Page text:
Thursday, December 20, 2012

Ushuaia - WE MADE IT!

The ride from San Sebastian to Ushuaia was a nicely paved road.  
Stretch of pavement from San Sebastian to Ushuaia
The only difficulty we experienced was the temperature began to drop and we traveled through bands of rain.  The terrain and environment changes several times during the trip.  Here is the bike overlooking lago Fagnano as the road turns to head over the pass.
Lago Fagnano, the pass to Ushuaia is actually in this picture on the left.
The reserve gas light came on about 40 miles from Ushuaia, which seemed a little early because we had only traveled about 150 miles.  No problem though, the reserve is worth about 50 miles.
I took this picture of Chuck as we arrived in Ushuaia.  We found the hostel were we staying and in the process of driving the bike up into park area, it ran out of gas.  Only 40 miles, we are getting terrible mileage.  Chuck had a little left in his side cans so we put some in my bike to get it into the parking area.

There was a gas line at the filling station so we decided today wasn’t the day to fill up.  We left that for a couple days later.  Come to find out Ushuaia only has two gas stations and when they run out of gas they are out.  When a new shipment arrives, there is a run on the station. 

The next day we took a tour of the Beagle Channel.  This is a picture looking at Ushuaia across a small bay in the Beagle Channel.  Ushuaia got its name from the joining of the indigenous words “Ushu” meaning at the back and “Wuaia” which means bay, cove or port.
Looking back at Ushuaia
While the tour was not as up close as the one in the Galapagos, it was none the less enjoyable.  We saw some islands which had a pleathora of sea lions and cormorants and a couple penguins in the water.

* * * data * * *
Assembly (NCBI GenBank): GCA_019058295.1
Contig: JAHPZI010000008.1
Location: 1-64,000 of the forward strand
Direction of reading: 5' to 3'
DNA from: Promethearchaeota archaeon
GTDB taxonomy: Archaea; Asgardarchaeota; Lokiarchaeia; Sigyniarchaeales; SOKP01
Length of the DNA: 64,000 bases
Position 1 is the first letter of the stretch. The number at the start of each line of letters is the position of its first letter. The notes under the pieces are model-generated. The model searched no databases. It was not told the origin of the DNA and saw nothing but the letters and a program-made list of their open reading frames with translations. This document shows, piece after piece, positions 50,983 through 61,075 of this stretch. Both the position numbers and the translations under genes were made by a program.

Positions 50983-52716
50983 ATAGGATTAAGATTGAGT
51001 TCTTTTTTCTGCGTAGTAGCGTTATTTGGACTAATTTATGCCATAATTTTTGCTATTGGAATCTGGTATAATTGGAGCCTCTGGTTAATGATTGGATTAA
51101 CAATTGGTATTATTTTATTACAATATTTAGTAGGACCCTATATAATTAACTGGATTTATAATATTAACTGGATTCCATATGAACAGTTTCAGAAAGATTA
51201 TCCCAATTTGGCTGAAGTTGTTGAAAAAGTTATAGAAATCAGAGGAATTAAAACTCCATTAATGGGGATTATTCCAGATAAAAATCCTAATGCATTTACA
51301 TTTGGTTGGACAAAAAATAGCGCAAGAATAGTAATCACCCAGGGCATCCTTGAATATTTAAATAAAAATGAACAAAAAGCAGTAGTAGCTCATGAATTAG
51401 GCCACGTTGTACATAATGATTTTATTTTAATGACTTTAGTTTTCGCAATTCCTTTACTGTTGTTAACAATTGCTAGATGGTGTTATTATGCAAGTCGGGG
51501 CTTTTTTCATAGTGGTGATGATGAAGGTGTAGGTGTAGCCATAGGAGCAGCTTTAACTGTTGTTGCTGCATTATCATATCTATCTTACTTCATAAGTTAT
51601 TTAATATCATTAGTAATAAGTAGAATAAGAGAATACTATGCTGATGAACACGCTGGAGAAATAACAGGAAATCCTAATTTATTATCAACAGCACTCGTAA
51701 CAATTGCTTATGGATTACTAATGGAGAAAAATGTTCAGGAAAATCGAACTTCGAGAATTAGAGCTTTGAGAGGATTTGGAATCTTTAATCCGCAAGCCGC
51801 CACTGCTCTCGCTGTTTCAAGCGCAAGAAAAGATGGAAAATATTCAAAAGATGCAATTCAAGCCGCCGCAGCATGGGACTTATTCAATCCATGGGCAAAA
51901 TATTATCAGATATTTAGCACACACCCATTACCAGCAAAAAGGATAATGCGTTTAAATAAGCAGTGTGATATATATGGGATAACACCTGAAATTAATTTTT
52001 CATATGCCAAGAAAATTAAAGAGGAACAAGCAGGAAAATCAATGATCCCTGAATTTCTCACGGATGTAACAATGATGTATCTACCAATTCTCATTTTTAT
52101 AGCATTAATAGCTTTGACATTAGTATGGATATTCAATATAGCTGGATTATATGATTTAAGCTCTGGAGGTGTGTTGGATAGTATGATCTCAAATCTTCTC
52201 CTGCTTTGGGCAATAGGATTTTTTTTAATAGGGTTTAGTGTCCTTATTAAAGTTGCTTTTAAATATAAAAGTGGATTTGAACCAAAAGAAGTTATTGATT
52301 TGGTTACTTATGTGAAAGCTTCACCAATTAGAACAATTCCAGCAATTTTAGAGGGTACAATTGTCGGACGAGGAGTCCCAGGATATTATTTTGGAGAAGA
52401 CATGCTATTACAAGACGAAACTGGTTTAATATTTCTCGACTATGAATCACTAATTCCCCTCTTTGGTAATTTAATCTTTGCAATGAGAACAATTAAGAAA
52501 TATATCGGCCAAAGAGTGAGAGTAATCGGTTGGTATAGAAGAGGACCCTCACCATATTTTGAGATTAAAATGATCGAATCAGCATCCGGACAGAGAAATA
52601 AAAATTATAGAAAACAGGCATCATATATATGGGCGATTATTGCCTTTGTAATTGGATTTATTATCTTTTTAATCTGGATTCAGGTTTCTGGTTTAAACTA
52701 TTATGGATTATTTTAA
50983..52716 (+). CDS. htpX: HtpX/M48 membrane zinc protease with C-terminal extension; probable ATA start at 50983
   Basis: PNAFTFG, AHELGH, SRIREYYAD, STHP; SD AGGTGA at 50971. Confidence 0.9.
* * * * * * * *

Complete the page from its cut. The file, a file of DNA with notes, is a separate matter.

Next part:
Also, at the entrance to the bay where Ushuaia sits there is a light house that marks the way that ships use to navigate the Straight of Magellan. 
Light house guarding Ushuaia and the Strait of Magellan
 Here is the boat we toured in, Chuck and I called it the SS Minnow.  We were scheduled for four hours but because some of the passengers were late it was more of a “three hour tour!”  (some of you older guys may get that!)
SS Minnow :-)

Our Tour Guide explaining where we are and what we are seeing

Some of the group looking at a several hundred year old fungus ... no not Chuck :-)
At the end of the tour they had a drawing for an Argentinian flag that the winner is supposed to take home and send a photo back to the tour company.  Guess who won???
I never win anything!
Tonight we hope to meet Roberto and Doriano, the Italians in the city for a couple beers.

Tomorrow the “world ends!”  If it does, that means no more blogs from me.  Since we are three hours ahead of Houston, we will be gone before most of you, I will try to send a warning.  If the world doesn’t end, we plan to ride to the park in Lapataia, to take a picture of the bikes at the end of the road.

1 comment:

Hi, I welcome your comments, but please remember that my family is following this blog so keep your comments civil. Thank you. Joe